On Tuesday, Penney named Ronald Tysoe as a director to fill Ackman’s seat. Tysoe was formerly vice chairman of Federated Department Stores Inc., which is now Macy’s Inc. Penney will name an additional new director in the near future.
Ackman said in a statement that the moves were “the most constructive way forward” for the Plano, Texas company and all parties involved.
The departure doesn’t do much to reverse Penney’s declining business, which is trying to lure back shoppers turned off by a reinvention plan formulated by a former CEO backed by Ackman.
“This was just a sideshow,” said Brian Sozzi, chief equities strategist for Belus Capital Advisors. “The fundamental issues of the company are nowhere near fixed.”
Penney’s board also reiterated its support for CEO Ullman, who returned to that job in April. Ullman had previously served as Penney CEO from 2004 to 2011.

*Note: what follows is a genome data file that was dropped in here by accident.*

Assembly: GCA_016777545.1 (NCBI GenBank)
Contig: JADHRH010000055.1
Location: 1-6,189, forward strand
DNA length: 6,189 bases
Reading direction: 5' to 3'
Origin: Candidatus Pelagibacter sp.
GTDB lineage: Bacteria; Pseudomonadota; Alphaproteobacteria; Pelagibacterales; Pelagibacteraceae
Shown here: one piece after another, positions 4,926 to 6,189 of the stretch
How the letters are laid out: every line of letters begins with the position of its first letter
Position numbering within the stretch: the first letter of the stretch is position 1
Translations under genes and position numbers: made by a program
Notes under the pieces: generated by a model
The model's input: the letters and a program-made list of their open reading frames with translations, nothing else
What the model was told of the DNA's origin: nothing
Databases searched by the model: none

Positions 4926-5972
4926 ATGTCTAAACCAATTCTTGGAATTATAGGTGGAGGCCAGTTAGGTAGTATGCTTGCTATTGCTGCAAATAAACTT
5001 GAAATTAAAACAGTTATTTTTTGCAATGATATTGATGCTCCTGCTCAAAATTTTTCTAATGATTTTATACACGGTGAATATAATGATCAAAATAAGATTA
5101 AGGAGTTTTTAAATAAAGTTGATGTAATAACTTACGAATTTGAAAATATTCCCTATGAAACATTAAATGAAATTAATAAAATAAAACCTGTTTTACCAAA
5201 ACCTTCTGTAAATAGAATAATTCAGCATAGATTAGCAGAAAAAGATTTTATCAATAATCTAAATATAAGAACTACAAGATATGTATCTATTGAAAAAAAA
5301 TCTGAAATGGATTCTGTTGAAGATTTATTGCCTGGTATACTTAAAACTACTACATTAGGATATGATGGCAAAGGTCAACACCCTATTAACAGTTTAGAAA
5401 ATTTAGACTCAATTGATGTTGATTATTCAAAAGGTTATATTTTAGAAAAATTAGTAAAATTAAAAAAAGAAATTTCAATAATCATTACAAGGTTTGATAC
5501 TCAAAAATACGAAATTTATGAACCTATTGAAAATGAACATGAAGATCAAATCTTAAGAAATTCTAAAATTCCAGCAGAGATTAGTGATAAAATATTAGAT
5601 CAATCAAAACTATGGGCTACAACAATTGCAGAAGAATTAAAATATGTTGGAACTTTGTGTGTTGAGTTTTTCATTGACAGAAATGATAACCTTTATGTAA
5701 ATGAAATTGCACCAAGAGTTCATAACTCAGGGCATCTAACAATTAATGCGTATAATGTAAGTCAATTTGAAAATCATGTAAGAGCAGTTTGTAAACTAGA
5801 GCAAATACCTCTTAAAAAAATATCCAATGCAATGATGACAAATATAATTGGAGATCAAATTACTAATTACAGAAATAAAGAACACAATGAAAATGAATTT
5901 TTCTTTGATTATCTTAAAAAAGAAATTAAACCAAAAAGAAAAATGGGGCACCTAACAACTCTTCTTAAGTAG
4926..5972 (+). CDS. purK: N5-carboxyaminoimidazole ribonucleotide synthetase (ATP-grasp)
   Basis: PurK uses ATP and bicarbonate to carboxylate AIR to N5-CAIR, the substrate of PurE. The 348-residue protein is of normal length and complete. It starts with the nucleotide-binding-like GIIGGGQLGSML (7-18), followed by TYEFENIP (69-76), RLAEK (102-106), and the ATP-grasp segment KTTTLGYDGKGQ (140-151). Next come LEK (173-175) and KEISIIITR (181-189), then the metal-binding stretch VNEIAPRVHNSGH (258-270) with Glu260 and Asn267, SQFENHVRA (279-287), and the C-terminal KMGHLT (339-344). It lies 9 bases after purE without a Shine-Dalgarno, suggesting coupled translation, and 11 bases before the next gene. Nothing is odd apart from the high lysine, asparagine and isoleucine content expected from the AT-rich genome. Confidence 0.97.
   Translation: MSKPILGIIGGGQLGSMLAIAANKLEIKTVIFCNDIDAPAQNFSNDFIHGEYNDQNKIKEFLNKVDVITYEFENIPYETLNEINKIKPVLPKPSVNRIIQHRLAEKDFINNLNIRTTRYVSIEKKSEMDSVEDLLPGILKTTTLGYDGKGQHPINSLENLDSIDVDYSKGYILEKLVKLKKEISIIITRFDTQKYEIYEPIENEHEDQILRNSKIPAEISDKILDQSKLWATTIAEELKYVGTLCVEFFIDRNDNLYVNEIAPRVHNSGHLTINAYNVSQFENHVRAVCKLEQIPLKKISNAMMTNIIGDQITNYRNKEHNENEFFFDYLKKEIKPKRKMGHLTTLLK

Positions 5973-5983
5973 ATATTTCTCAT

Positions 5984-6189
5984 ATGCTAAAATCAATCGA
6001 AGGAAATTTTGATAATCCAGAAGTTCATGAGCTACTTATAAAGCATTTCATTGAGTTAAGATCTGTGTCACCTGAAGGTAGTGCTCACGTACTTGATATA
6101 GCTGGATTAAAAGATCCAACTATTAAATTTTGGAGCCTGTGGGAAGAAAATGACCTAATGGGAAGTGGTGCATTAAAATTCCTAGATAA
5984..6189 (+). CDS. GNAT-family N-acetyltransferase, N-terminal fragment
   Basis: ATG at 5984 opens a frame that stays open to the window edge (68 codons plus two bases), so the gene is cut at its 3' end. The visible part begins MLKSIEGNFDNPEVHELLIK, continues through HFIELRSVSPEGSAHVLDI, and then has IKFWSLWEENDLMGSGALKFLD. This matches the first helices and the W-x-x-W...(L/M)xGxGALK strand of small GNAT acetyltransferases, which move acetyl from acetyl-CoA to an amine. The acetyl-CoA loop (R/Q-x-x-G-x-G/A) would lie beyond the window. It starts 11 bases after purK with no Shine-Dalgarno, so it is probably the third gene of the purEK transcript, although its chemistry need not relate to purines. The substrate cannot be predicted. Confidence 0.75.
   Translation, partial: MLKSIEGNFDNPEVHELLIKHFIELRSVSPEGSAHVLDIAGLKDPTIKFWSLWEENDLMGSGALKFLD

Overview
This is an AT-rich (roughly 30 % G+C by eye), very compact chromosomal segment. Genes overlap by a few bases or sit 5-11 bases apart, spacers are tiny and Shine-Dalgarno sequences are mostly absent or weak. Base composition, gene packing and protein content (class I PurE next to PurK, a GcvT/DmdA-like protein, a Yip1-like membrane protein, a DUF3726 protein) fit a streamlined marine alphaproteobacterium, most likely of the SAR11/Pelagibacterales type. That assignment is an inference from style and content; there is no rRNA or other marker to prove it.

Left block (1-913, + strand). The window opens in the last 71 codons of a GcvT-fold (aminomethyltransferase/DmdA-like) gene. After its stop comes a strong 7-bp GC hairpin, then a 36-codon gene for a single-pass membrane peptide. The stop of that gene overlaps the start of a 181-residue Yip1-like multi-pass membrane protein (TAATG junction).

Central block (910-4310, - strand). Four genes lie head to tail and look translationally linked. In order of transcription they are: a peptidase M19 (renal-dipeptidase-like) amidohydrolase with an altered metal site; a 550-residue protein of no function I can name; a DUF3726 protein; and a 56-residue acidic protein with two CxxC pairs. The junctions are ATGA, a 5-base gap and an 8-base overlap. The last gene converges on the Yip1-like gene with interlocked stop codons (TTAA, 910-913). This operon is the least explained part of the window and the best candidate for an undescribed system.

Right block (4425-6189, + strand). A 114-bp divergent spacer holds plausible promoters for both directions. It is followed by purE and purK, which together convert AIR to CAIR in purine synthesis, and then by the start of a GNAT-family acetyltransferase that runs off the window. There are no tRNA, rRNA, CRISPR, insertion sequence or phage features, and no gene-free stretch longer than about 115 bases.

The resolution caps several days of boardroom drama, in which Ackman went public with two scathing letters to the board. In them, he noted that the board has “ceased to function effectively.” He also questioned the board’s hiring and firing practices and “aggressive” inventory purchases.
Engibous fired back, saying that Ackman’s comments were “misleading, inaccurate and counterproductive.”
Ackman also suggested last week that Allen Questrom, who was Penney CEO from 2000 to 2004, should replace Engibous. CNBC quoted Questrom on Tuesday as saying that Ackman did what was best for the board when he resigned.
Ullman replaced Ron Johnson, who was ousted as CEO after 17 months because his radical makeover led to massive losses and sales declines.